Reproductive Rights Groups Sue Georgia Over Anti-Abortion Law

The groups are seeking to block the six-week abortion ban from going into effect.

Demonstrators dressed as characters from "The Handmaid's Tale" protest outside Georgia's Capitol, where Gov. Brian Kemp was to sign anti-abortion legislation on May 7.Bob Andres/Atlanta Journal-Constitution via AP

Lawyers from the ACLU, the Center for Reproductive Rights, and Planned Parenthood filed a lawsuit Friday against the state of Georgia to block an anti-abortion law passed earlier this year.

The law bans abortion after the six-week mark, which is often before someone would be aware of a pregnancy, and is scheduled to go into effect on January 1.

Georgia is one of nine states—along with Kentucky, Louisiana, Missouri, Mississippi, Louisiana, Alabama, Utah, and Arkansas—that have passed strict limits on abortions within the past year.

“None of these laws are in effect, and we are fighting to keep it that way,” said Center for Reproductive Rights CEO Nancy Northup in a statement. “For nearly half a century, the Supreme Court has protected the right to abortion, and we know the majority of Americans continue to support abortion access.”

The lawsuit alleges that Georgia’s ban on abortion after six weeks is unconstitutional under the Supreme Court’s Roe v. Wade decision.

“This legislation is blatantly unconstitutional under nearly 50 years of US Supreme Court precedent,” said Sean J. Young, legal director of the ACLU of Georgia in a statement. “Politicians have no business telling women or a couple when to start or expand a family.

Opponents of the six-week ban also point to the high maternal and infant mortality rates in Georgia to argue that the state should be focused on improving maternal health care rather than limiting abortion access. In 2010, Amnesty International flagged Georgia as the state with the highest maternal mortality rate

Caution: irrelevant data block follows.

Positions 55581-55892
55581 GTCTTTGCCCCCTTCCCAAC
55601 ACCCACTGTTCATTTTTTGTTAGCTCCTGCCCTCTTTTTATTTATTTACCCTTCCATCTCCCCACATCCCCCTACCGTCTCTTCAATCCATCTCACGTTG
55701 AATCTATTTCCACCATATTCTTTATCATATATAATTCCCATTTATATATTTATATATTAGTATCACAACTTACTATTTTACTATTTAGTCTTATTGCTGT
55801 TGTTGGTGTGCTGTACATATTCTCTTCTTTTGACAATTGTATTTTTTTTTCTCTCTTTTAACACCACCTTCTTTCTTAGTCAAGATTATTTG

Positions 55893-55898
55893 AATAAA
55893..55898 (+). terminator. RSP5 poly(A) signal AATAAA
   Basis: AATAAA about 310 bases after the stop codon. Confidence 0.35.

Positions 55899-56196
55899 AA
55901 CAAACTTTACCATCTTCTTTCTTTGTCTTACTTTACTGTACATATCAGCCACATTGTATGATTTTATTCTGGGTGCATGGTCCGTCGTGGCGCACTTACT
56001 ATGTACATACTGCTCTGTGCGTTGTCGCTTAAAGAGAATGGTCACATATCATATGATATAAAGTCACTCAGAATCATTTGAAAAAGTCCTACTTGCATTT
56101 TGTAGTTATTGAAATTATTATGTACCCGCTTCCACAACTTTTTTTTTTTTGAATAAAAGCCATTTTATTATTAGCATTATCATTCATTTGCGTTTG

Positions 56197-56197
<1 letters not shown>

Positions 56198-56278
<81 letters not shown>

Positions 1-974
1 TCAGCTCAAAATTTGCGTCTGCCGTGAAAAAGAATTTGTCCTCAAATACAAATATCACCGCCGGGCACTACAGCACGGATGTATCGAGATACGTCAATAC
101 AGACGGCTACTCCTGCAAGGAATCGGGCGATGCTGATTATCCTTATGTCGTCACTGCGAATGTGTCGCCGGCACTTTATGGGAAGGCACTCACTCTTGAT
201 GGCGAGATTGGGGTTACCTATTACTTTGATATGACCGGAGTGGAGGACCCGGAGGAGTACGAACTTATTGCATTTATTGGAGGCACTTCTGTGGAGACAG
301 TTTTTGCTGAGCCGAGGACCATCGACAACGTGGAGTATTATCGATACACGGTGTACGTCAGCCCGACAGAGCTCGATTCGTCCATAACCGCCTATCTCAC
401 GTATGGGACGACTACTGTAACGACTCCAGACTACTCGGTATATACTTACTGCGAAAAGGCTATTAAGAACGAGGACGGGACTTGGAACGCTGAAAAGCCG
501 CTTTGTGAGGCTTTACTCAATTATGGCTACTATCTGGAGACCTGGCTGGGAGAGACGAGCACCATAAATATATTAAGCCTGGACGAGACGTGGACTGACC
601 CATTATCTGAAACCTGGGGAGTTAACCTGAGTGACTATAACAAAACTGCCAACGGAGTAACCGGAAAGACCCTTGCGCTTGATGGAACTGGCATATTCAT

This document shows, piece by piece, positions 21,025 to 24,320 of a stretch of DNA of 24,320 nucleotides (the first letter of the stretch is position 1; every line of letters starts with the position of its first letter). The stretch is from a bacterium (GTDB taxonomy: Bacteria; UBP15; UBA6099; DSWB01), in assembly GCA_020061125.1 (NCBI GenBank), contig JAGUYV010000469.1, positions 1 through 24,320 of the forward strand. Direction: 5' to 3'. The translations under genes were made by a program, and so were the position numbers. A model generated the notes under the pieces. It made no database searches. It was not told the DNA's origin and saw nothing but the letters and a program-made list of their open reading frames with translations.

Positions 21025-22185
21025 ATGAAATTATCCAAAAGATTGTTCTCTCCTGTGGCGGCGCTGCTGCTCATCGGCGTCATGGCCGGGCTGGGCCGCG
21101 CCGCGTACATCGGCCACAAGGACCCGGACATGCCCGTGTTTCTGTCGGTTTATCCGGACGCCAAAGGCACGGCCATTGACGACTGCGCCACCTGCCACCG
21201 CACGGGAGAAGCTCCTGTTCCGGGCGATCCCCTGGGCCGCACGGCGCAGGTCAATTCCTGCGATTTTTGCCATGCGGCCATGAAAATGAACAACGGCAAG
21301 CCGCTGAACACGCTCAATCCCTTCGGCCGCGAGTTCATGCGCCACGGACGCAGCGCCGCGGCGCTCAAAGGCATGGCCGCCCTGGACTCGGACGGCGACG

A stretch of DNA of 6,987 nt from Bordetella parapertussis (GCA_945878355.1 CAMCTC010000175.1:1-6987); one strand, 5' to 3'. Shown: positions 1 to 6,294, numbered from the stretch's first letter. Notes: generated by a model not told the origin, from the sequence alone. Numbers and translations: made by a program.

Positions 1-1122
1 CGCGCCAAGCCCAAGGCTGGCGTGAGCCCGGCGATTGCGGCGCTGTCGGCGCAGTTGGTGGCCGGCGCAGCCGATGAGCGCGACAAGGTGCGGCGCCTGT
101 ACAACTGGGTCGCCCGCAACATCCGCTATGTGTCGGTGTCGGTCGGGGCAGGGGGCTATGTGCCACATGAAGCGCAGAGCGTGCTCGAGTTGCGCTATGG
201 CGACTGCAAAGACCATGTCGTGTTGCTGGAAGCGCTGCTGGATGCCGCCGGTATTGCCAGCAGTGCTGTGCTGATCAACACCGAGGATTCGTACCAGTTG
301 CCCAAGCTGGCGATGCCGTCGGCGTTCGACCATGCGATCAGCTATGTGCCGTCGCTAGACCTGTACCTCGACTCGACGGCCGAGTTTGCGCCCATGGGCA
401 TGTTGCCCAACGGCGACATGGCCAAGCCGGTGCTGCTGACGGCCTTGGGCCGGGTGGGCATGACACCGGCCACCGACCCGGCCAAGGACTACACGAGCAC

“In a state with a critical shortage of medical providers and some of the highest rates of maternal and infant deaths, especially among Black Georgians, politicians should focus on expanding access to reproductive care, not banning abortion before someone even knows they’re pregnant,” said Talcott Camp, deputy director of the ACLU Reproductive Freedom Project.

MORE HARD-HITTING JOURNALISM

In 2014, before Donald Trump announced his run for president, we knew we had to do something different to address the fundamental challenge facing journalism: how hard-hitting reporting that can hold the powerful accountable can survive as the bottom falls out of the news business.

Being a nonprofit, we started planning The Moment for Mother Jones, a special campaign to raise $25 million for key investments to make Mother Jones the strongest watchdog it can be. Five years later, readers have stepped up and contributed an astonishing $23 million in gifts and future pledges. This is an incredible statement from the Mother Jones community in the face of huge threats—both economic and political—against the free press.

Read more about The Moment and see what we've been able to accomplish thanks to readers' incredible generosity so far, and please join them today. Your gift will be matched dollar for dollar, up to $500,000 total, during this critical moment for journalism.

We Recommend

Latest

Sign up for our newsletters

Subscribe and we'll send Mother Jones straight to your inbox.

Get our award-winning magazine

Save big on a full year of investigations, ideas, and insights.

Subscribe

Support our journalism

Help Mother Jones' reporters dig deep with a tax-deductible donation.

Donate

We have a new comment system! We are now using Coral, from Vox Media, for comments on all new articles. We'd love your feedback.